Aboriginal boxer Damien Hooper loves his nan, Lillian Weribone, and wanted her to know. So when he marched with the Aussie team at the Opening Ceremony, he made a sign and held it up. His nan said "I cried my head off, it was unexpected and all the other family members were blubbering as well, win or lose, he's my champion."
Knowing that all his family and friends back home would be glued to the television, he wore a T-shirt with a picture of the Aboriginal flag on the front when he stepped into the ring. But it went down like a lead balloon and was seen as a political statement and anything to do with politics is not allowed.
Hooper said "I'm Aboriginal and I'm representing my culture, not only my country, but all my people as well." He added "That's what I wanted to do and I'm happy I did it."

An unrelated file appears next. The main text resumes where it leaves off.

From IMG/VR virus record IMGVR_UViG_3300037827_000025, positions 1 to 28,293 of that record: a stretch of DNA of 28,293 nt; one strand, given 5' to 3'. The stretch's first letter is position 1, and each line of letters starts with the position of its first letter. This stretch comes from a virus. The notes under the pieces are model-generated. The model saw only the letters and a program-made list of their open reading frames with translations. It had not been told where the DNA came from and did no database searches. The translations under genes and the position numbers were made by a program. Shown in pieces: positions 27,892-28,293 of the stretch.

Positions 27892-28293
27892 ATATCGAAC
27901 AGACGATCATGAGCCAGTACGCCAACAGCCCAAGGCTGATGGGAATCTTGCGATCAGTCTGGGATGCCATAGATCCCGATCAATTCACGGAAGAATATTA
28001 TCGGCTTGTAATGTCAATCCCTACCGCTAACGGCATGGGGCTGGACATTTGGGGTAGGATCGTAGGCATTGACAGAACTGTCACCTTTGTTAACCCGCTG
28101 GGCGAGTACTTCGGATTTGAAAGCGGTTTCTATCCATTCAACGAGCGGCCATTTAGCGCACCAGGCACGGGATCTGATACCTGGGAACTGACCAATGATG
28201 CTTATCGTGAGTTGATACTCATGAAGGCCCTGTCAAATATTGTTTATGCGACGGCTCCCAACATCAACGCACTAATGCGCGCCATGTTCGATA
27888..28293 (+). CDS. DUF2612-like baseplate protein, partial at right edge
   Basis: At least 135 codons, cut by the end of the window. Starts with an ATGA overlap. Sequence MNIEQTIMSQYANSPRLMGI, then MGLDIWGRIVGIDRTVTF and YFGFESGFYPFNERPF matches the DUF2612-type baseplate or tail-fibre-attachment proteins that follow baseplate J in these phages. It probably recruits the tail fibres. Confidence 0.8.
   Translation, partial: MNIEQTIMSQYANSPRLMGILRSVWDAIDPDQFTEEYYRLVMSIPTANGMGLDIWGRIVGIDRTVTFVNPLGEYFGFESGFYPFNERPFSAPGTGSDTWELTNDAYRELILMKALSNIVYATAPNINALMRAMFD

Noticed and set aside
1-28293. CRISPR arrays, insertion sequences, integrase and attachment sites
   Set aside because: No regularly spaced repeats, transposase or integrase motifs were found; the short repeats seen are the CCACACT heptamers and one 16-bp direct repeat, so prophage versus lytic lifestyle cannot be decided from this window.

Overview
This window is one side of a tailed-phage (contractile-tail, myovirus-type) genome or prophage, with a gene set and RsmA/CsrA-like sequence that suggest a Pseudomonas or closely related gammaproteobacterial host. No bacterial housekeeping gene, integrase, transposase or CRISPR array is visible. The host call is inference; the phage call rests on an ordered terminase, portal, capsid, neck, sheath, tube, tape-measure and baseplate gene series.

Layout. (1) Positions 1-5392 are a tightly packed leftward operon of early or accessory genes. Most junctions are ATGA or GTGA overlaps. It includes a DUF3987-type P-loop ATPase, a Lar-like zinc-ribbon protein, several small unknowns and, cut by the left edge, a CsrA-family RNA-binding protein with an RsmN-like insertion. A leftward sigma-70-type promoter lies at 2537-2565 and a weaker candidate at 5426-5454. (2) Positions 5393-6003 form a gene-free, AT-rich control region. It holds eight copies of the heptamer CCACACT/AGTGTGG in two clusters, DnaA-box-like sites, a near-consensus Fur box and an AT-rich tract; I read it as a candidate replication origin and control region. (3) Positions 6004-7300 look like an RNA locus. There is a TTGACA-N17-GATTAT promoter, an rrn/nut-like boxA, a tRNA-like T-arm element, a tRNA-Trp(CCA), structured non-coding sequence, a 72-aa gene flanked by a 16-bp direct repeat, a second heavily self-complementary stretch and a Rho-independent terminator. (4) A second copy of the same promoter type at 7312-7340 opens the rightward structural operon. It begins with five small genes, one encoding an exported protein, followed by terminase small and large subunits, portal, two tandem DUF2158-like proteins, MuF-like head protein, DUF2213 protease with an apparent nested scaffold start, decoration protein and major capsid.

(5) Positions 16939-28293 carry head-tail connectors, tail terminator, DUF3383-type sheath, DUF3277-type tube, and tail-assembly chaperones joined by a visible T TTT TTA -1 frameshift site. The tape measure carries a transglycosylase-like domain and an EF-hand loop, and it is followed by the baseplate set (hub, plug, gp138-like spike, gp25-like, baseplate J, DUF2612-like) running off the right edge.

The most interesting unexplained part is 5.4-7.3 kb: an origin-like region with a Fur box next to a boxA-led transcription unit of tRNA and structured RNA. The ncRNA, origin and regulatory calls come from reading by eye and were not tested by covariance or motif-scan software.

Rule 50 of the Olympic Charter bans demonstrations or political, religious or racial propaganda at any Olympic venue. IOC spokesman Damian Kelly said "He apologised to the team and said he would not wear it again."
Hooper won his first Olympic bout against American Marcus Browne 13-11.
Kathy Freeman carried both the Australian and Aboriginal Flags when she won gold at the Sydney Olympics in 2000. I didn't see it as a slight against our flag then, and don't find Hooper's T-shirt offensive now, just two outstanding indigenous athletes being proud of who they are.